TORONTO (Reuters) - Acquisitions and financing deals led by private equity and venture capital firms surged in Canada in the first quarter, Thomson Reuters data showed, with many involving investment in software, information technology and natural resources.
For Canadian private equity buyouts, it was the strongest ever first quarter on record. For venture capital, it was the strongest first quarter in several years.
Announced and closed private equity deals totaled C$6 billion ($4.9 billion) in value in the three months to March 31, according to the data released on Monday.
Software accounted for 13 of the 99 deals in the quarter, but it was Canada's huge mining, and oil and gas sectors that drew the vast majority of the money invested by private equity firms.
The largest private equity deals during the period included Brookfield Asset Management's C$1.1 billion purchase of the minority interest that it did not already own in Brookfield Residential Properties.
Others included KKR & Co-backed Veresen Midstream's C$760 million acquisition of some of Encana Corp's natural gas holdings as well as Magris Resources' C$657 million acquisition of Iamgold Corp's Niobec mine, a deal that was backed by Temasek Holdings and CEF Holdings.
Venture capital investment activity in Canadian companies also grew at a strong pace, with C$548 million invested in 137 deals, a 41 percent increase from a year ago and a 10 percent increase in the number of financing rounds.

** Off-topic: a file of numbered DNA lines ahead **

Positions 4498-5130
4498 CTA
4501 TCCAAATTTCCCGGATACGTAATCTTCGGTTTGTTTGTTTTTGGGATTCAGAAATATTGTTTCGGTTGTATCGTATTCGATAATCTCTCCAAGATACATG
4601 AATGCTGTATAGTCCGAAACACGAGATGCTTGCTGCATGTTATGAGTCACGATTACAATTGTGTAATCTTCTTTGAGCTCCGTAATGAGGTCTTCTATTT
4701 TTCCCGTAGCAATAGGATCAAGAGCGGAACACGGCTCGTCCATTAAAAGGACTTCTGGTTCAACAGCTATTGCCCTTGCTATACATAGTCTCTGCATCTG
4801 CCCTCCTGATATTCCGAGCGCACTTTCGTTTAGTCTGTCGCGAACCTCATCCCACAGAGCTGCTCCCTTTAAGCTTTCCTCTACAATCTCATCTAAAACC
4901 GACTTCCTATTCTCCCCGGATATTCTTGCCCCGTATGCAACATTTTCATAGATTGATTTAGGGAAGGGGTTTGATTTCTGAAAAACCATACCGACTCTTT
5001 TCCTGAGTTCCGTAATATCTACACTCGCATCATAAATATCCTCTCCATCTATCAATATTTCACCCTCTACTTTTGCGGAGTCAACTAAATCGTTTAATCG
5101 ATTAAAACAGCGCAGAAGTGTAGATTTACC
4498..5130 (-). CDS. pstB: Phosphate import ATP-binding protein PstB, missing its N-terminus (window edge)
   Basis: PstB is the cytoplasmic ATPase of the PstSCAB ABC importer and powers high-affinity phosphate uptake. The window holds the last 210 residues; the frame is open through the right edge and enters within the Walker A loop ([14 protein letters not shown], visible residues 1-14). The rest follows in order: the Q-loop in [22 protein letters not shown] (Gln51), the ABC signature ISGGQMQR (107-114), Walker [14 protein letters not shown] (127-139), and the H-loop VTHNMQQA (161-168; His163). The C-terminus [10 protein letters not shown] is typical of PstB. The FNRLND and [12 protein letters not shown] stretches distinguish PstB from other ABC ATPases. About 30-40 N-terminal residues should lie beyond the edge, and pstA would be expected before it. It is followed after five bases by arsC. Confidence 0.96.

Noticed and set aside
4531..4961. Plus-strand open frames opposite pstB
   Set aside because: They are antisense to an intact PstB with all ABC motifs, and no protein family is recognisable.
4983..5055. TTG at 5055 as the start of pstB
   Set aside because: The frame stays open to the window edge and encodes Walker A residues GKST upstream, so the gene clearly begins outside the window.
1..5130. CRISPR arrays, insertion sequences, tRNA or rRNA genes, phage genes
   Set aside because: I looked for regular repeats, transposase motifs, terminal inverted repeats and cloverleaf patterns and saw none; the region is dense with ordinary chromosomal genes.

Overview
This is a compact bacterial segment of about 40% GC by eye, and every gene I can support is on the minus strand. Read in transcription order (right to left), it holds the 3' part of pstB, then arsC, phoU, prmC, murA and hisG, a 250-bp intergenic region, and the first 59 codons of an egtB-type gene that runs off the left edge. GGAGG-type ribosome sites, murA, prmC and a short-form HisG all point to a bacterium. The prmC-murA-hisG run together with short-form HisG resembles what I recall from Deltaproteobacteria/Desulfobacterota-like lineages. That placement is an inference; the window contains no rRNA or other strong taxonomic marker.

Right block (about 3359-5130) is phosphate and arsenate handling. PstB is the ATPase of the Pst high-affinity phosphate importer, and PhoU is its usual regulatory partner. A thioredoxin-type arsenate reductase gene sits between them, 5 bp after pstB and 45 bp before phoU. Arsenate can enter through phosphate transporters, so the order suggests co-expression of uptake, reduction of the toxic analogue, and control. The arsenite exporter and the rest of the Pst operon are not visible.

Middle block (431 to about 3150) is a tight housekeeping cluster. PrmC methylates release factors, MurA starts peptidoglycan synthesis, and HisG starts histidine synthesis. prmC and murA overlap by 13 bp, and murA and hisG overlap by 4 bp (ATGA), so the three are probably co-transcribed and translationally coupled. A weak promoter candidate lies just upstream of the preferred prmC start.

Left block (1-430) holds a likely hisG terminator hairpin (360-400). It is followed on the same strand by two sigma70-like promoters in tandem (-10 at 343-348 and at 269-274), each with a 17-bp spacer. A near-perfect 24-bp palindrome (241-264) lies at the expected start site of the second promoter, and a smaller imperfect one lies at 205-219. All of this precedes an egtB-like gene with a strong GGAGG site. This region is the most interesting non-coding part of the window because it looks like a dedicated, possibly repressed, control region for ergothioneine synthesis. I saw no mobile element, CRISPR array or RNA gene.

This amount was the greatest invested since the first period of 2007, while the number of companies was the highest since the first quarter of 2005.
Despite this growth, average deal sizes in Canada lagged those in other countries. Of the world's top ten nations by number of venture capital financing deals, Canada's average round size of C$4 million in the first quarter ranked last, while the United States topped the list at C$16.2 million, the data showed.
The information technology sector attracted 55 percent of the venture investment in the quarter. Toronto-based Varagesale's C$34 million capital raising, backed by Lightspeed Management and Sequoia Capital was the biggest deal in the period.
That deal was closely followed by Kitchener, Ontario-based Miovision's C$30 million capital increase backed by the likes of MacKinnon, Bennett & Co, Investeco Capital, and others. Toronto-based sports app company, theScore's C$26.6 million deal backed by Relay Ventures rounded off the top three spots.
editing by Jane Baird